Some companies have taken steps to appeal to consumers who are wary of even trace amounts of toxic chemicals in their foods. Companies that use BPA-free lining include Bionaturae, Farmer’s Market and Wild Planet Foods.
Food giants Campbell Soup and Del Monte have begun shifting away from BPA packaging. Campbell Soup said it started using alternative linings made from acrylic and polyester in March this year and was “on track to have 75 per cent of soups in BPA-free cans by the end of the start of 2018”. 

Aside from the contentious BPA issue, whether the contents of canned goods are nutritionally valuable for us anyway is an open question.
“Nutritionists have conveniently sat on the fence regarding processed and industrialised foods and regard them as having a place in a healthy diet,” says Karl. 

“I would suggest they are convenient and often cheap but cannot replace fresh and raw. I purchase cooked pulses, tomatoes, some fruits and pesto in either glass jars or Tetra Pak and do not hoard them. I tend to think that we should not be waiting for science to catch up with deciding what is going to become a severe health risks, requiring overwhelming evidence but apply our intellect to what is good for us personally and take control of our own health.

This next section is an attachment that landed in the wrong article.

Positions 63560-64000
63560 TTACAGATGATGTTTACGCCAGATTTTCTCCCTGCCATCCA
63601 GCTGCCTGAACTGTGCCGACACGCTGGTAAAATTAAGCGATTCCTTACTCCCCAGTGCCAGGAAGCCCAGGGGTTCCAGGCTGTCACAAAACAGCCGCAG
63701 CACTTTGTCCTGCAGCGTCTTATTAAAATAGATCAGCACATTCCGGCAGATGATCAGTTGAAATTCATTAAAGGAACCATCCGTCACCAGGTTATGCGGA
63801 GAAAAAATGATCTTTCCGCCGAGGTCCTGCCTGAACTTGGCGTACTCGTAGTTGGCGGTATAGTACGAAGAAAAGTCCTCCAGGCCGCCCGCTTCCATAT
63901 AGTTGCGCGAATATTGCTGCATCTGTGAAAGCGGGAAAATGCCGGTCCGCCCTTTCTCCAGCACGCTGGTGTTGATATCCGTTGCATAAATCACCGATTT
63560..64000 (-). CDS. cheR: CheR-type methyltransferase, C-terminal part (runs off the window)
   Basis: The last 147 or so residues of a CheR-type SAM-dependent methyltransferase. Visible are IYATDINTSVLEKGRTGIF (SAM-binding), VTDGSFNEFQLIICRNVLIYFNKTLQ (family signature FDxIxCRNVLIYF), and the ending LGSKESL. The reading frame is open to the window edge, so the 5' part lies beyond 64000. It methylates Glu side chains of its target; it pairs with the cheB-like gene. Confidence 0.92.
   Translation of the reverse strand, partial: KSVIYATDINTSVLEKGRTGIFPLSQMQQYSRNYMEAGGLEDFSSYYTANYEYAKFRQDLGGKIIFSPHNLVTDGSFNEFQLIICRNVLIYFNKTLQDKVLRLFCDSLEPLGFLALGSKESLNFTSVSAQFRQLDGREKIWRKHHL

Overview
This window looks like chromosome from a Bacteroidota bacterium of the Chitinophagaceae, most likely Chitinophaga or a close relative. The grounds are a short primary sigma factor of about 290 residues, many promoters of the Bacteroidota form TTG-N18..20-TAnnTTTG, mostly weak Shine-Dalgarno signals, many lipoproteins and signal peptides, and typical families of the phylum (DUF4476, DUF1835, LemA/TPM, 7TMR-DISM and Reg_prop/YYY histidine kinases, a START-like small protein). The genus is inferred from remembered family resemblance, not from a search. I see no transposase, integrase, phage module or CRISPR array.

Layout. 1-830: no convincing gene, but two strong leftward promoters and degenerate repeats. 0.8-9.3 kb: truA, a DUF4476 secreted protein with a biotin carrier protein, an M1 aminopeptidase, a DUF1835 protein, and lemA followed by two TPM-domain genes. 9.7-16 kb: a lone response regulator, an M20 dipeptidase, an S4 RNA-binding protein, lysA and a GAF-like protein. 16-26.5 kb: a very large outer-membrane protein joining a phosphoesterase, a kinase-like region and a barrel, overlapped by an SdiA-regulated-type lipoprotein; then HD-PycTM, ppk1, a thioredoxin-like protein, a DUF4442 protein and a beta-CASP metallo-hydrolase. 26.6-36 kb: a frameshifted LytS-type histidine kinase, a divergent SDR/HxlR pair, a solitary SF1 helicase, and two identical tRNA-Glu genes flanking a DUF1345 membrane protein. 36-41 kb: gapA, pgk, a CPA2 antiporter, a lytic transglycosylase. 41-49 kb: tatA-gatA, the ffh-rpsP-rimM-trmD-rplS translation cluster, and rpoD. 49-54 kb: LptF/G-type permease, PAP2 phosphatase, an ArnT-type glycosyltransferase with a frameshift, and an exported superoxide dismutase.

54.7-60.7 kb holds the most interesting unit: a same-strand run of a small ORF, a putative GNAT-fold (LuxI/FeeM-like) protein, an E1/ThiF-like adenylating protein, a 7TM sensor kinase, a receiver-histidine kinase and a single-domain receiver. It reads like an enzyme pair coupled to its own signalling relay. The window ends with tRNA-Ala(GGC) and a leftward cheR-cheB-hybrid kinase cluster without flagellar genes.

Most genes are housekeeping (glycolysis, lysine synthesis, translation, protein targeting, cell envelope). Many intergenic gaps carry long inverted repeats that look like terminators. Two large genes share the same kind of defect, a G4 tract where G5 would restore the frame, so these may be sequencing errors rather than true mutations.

“Listen to your own body and give some thought to an alternative choice such as buying frozen foods. The selection is so varied now. I keep bags of frozen pea purée, celeriac root, mango pieces, mushrooms, spinach, as well as dried foods.
“If you do buy canned foods, circulate them quickly — and don’t let them get to the back of the cupboards.” 

While canned foods are cheaper and longer-lasting than the fresh variety, the BPA contained in their metal packaging has been linked to  breast cancer, prostrate cancer, diabetes and heart disease, as well as birth defects

Away with BPA

It’s not just canned foods — BPA is present in other daily areas of life too. Here are the best ways to keep it out of your body…

Switch to glass containers
Rather than store your leftovers in plastic tubs, use glass or ceramic containers and dishes. Stainless steel containers make great substitutes for plastic lunch bags and takeout clamshells.

Don’t be duped by “BPA-free” plastics 
A study in the journal Environmental Health Perspectives found that those seemingly better plastics can contain BPA alternatives that are even more harmful.

Decline receipts 
They’re often coated with a BPA-based coating that rubs off onto your fingers and whatever else it meets.

Be wary of dental sealants 
BPA is the most commonly used dental sealant material, and it’s found in composite fillings used to treat dental cavities. A recent study linked BPA in dental treatments to social problems in children as well, prompting paediatricians to call on dentists to find other materials. However, because BPA is the most durable protective alternative in many dentists’ toolboxes, they’re currently reluctant to use other materials — and considering that the other primary filling alternative is mercury, the alternatives can be just as bad. Preventing cavities and tooth decay is your best bet here: brush regularly and visit your dentist for regular teeth cleaning.

Loading...